29 May 2014
There appear to be more risk factors for developing sagging eyelids, other than ageing, according to research from the Erasmus Medical Centre.
Eyelids begin to droop because of excess skin - otherwise known as dermatochalasis. This is typically seen in middle-aged or older adults and can be corrected by cosmetic eye surgery.
The condition is typically seen as a concern regarding one’s appearance, but it can cause some loss of vision, irritation and headaches, as people force themselves to elevate their brows to see better.
To conduct the new study, researchers analysed two population-based groups, which were 5,578 unrelated participants of North European ancestry and 2,186 twins.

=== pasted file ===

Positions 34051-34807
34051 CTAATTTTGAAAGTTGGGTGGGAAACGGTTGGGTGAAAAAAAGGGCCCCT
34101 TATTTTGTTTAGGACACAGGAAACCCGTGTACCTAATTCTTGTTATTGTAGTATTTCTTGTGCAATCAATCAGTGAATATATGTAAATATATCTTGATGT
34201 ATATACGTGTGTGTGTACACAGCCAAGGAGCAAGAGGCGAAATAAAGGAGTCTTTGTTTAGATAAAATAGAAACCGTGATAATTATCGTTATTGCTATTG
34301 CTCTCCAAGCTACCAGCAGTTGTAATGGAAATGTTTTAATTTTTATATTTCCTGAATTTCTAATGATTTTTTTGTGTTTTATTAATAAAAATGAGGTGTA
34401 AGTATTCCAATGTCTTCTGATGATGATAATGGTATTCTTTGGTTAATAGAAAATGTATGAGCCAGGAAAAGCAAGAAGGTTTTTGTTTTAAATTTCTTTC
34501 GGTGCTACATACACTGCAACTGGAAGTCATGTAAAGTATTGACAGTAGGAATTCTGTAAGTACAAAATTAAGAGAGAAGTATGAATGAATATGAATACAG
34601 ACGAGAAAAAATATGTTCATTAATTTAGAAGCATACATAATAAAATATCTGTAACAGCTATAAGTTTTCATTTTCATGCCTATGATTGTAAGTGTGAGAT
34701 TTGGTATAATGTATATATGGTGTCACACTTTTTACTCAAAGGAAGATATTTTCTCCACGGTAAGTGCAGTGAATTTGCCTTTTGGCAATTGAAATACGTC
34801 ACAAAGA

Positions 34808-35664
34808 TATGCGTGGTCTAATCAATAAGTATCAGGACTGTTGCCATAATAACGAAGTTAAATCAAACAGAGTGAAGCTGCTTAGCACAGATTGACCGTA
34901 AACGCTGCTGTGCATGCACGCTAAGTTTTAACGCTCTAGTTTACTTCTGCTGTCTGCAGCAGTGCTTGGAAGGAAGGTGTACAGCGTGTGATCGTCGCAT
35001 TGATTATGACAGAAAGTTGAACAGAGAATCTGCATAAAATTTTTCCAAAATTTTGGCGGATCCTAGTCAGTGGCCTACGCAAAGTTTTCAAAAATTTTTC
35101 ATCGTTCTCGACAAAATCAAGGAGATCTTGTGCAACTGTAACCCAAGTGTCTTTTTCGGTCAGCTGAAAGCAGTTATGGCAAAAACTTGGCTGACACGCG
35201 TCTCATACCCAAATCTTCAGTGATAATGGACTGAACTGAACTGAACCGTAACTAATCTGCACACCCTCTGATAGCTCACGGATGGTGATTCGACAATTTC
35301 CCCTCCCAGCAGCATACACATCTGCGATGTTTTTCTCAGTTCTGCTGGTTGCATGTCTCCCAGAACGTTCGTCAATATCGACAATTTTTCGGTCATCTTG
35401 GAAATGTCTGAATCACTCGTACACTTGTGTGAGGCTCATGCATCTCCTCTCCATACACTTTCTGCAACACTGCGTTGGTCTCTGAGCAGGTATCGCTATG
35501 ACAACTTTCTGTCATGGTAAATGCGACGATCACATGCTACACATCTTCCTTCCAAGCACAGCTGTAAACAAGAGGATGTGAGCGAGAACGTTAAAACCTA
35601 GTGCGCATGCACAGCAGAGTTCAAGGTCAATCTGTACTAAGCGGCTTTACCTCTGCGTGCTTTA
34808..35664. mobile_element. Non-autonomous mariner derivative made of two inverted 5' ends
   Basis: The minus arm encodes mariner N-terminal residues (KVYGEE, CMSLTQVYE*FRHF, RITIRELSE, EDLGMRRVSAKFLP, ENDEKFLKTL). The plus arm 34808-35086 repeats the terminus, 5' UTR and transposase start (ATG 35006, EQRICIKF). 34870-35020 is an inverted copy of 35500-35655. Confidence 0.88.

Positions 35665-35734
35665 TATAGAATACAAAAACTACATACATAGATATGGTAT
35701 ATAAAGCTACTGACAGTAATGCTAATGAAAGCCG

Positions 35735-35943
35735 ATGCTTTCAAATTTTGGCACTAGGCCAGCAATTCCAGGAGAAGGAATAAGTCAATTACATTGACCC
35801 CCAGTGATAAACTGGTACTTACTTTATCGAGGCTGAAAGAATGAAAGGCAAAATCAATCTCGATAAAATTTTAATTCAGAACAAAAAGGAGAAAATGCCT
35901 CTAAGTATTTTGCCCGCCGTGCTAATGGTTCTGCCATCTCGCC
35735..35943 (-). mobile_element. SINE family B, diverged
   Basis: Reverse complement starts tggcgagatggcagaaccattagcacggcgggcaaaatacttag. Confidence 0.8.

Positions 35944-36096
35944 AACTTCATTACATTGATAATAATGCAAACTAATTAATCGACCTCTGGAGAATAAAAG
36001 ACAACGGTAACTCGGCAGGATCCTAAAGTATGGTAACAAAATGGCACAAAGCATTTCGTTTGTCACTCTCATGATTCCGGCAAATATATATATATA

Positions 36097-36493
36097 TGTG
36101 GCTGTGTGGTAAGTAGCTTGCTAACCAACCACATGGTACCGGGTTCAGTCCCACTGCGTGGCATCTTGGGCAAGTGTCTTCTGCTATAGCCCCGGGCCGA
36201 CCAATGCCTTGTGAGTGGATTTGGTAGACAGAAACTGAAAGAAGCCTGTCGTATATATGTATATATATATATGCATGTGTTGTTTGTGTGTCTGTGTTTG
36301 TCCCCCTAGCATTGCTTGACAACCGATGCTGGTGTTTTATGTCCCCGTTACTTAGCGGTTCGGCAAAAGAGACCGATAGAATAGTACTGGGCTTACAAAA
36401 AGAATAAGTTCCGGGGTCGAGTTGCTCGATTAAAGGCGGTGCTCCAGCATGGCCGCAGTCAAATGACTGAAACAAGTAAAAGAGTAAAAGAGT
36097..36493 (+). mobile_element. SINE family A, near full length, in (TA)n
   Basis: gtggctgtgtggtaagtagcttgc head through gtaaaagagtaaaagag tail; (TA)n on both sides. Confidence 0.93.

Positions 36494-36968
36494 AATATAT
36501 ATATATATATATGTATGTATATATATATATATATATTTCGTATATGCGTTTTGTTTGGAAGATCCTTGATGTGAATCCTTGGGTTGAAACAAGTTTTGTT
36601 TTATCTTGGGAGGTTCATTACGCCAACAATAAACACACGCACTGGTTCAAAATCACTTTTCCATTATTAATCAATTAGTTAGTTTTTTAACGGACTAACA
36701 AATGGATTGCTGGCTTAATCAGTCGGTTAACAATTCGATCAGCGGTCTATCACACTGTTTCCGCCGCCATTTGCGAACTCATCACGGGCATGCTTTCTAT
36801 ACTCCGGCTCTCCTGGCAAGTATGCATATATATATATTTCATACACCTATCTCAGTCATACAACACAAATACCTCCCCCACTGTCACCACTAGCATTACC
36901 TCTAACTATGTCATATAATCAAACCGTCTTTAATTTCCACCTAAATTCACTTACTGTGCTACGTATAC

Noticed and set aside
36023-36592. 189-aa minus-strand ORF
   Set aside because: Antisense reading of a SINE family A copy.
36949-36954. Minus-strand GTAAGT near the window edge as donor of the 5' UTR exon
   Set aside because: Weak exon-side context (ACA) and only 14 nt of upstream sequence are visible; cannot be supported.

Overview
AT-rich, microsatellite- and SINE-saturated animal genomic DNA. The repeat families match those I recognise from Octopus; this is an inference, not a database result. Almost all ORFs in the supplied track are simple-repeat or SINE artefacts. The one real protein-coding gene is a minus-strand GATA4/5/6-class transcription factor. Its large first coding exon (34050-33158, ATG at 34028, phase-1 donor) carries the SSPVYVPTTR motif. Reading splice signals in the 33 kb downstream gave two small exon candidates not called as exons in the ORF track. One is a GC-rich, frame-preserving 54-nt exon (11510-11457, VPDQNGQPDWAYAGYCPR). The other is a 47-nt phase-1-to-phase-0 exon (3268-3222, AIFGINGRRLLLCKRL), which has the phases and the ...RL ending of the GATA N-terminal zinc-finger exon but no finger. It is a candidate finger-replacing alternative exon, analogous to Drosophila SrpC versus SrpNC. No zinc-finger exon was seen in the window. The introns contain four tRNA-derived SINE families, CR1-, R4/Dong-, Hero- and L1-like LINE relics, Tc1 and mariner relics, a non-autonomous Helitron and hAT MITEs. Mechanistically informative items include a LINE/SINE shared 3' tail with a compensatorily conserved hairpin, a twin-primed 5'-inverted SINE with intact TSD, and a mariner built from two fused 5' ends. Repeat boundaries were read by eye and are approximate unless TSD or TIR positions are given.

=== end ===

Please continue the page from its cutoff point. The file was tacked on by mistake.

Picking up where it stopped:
Among the unrelated participants, 17.8 per cent had moderate to severe sagging eyelids. Risk factors in this group included age, being male, having a lighter skin colour and a higher body mass index. In addition, there was some association between being a current smoker.
Inheritability of sagging eyelids among the twin population was estimated at around 61 per cent.
Leonie C Jacobs, lead author of the study, commented: "Future genetic studies are needed to elucidate the mechanisms that explain the interplay between intrinsic and extrinsic factors in the development of skin sagging."
Posted by Jeanette Royston
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